( A Commentary on John 8: 1-11)
Jesus went to the Mount of Olives. But early in the morning he arrived again in the temple area, and all the people started coming to him, and he sat down and taught them. Then the scribes and the Pharisees brought a woman who had been caught in adultery and made her stand in the middle. They said to him, “Teacher, this woman was caught in the very act of committing adultery. Now in the law, Moses commanded us to stone such women. So, what do you say?” They said this to test him, so that they could have some charge to bring against him. Jesus bent down and began to write on the ground with his finger. But when they continued asking him, he straightened up and said to them, “Let the one among you who is without sin be the first to throw a stone at her.” Again, he bent down and wrote on the ground. And in response, they went away one by one, beginning with the elders. So he was left alone with the woman before him. Then Jesus straightened up and said to her, “Woman, where are they? Has no one condemned you?” She replied, “No one, sir.” Then Jesus said, “Neither do I condemn you. Go, and from now on do not sin anymore.” (John 8:1-11)
Once again, the scribes and Pharisees seek to discredit Jesus in any way they could. Not only does Jesus not enter the trap, but his actions cause them to slink away and his actions teach us a powerful lesson about mercy, forgiveness and our own hypocrisy.
Jesus had little use for religious laws made by men that favored authority over mercy. As a spiritual director once said “Our God is a rule breaker. Don’t focus on the rules. Focus on God.” If we spend our time in following the way of Jesus then sin drops away because we know it betrays our love of Him.
But there is another aspect to this scripture as well. The adulteress woman is a projection of all the men that surround her. In her they see all of their inability to be faithful to the Law. They project onto her their frustration, their inability to persevere. This woman’s adultery is their own potential adultery, their own inevitable infidelity to God. Those who accused her realize that they have become the accused.
Life is like a constant game of mirrors: we project our frustrations onto others, we condemn them for things we don’t dare see in ourselves, yet we care for others when they display our most fragile features. We overlook the fact that other people constantly show us a reflection of ourselves and reveal parts of us that we would be unable to see otherwise.
Sometimes we need to clean the mirror so we can see the truth. We may not like the mirror. We might even want to smash it. Yet, mirrors can initiate a conversion in our hearts.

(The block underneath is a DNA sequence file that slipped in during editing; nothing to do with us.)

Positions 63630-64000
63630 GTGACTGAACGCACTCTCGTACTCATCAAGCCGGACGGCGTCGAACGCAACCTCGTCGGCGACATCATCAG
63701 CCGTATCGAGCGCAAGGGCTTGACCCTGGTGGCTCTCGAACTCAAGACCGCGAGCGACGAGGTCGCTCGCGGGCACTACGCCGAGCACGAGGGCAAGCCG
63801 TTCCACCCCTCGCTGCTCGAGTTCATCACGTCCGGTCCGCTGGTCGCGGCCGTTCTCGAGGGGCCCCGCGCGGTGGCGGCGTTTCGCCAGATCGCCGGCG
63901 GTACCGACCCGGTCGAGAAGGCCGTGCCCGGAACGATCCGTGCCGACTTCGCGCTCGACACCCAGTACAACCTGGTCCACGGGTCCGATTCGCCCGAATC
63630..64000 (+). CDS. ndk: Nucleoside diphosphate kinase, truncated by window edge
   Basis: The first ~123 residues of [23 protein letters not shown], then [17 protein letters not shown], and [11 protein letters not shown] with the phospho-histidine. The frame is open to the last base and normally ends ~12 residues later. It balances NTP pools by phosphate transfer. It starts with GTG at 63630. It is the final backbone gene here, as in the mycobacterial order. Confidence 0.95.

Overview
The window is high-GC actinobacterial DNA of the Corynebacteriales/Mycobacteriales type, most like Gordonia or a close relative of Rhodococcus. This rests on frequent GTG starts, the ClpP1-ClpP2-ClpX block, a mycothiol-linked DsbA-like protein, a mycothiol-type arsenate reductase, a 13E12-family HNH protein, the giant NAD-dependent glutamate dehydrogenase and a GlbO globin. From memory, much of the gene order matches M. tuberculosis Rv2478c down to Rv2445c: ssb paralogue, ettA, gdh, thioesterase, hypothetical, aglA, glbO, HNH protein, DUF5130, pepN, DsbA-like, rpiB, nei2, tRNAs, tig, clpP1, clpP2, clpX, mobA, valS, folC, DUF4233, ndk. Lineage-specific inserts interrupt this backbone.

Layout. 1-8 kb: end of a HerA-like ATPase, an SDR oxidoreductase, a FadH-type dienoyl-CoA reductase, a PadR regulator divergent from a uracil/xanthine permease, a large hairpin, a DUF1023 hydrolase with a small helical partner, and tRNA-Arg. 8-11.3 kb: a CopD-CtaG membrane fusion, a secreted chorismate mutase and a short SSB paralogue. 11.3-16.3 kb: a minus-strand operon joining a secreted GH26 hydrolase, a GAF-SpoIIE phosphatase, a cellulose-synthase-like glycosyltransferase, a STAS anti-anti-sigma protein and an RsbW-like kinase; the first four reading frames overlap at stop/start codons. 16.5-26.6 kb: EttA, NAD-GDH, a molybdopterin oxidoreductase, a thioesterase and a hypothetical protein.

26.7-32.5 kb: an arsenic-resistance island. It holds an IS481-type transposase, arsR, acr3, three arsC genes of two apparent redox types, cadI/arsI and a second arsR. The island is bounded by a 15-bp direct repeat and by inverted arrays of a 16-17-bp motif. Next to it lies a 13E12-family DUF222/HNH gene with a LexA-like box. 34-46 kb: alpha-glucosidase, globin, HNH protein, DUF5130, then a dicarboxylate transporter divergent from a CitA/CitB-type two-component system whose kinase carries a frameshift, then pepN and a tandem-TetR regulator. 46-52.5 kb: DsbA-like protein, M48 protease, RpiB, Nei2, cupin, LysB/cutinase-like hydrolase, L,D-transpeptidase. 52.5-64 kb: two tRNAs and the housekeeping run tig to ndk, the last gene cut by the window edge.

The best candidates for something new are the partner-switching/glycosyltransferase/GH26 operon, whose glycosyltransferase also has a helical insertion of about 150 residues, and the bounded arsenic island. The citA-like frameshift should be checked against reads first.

The next time, you may want to point a finger or utter a moralistic “tsk-tsk” remember that this woman is also a reflection of each of us. In her freedom we see ourselves freed. In her we can see our own astonishment: we were adulterers and yet we have not been stoned. This woman does not deserve forgiveness and neither do we. And yet God has given it to us. We are left in wonder with this woman of the Gospel.
Perhaps enough wonder to look into a clean mirror.
Prayer of The Day
“God our Father, we find it difficult to come to you, because our knowledge of you is imperfect. . . But since Jesus came among us, he has shown that you are loving, that you are on our side against all that stunts life, and that our resentment against you was groundless. So, we come to you, asking you to forgive our past ignorance, and wanting to know more and more of you and your forgiving love, through Jesus Christ our Lord. “(Prayer of Saint Augustine)
If Jesus stands in mercy with the underdog, that’s where Christians are challenged to stand. Is that where we are?
Without minimizing her sinfulness, Jesus showed the sinner the respect she deserved as a human being, treating her with compassion. Clearly, he valued repentance and conversion more than simple reprisal. Not only did Jesus not condemn the woman, he even gave her hope for the future. Jesus is thus portrayed as a living expression of the Divine Mercy, a wise and kind judge, more concerned with forgiveness and rehabilitation than with punishment and death. God’s grace enables us to confront our sin for what it is – unfaithfulness to God, and to turn back to God with a repentant heart and a thankful spirit for God’s mercy and forgiveness.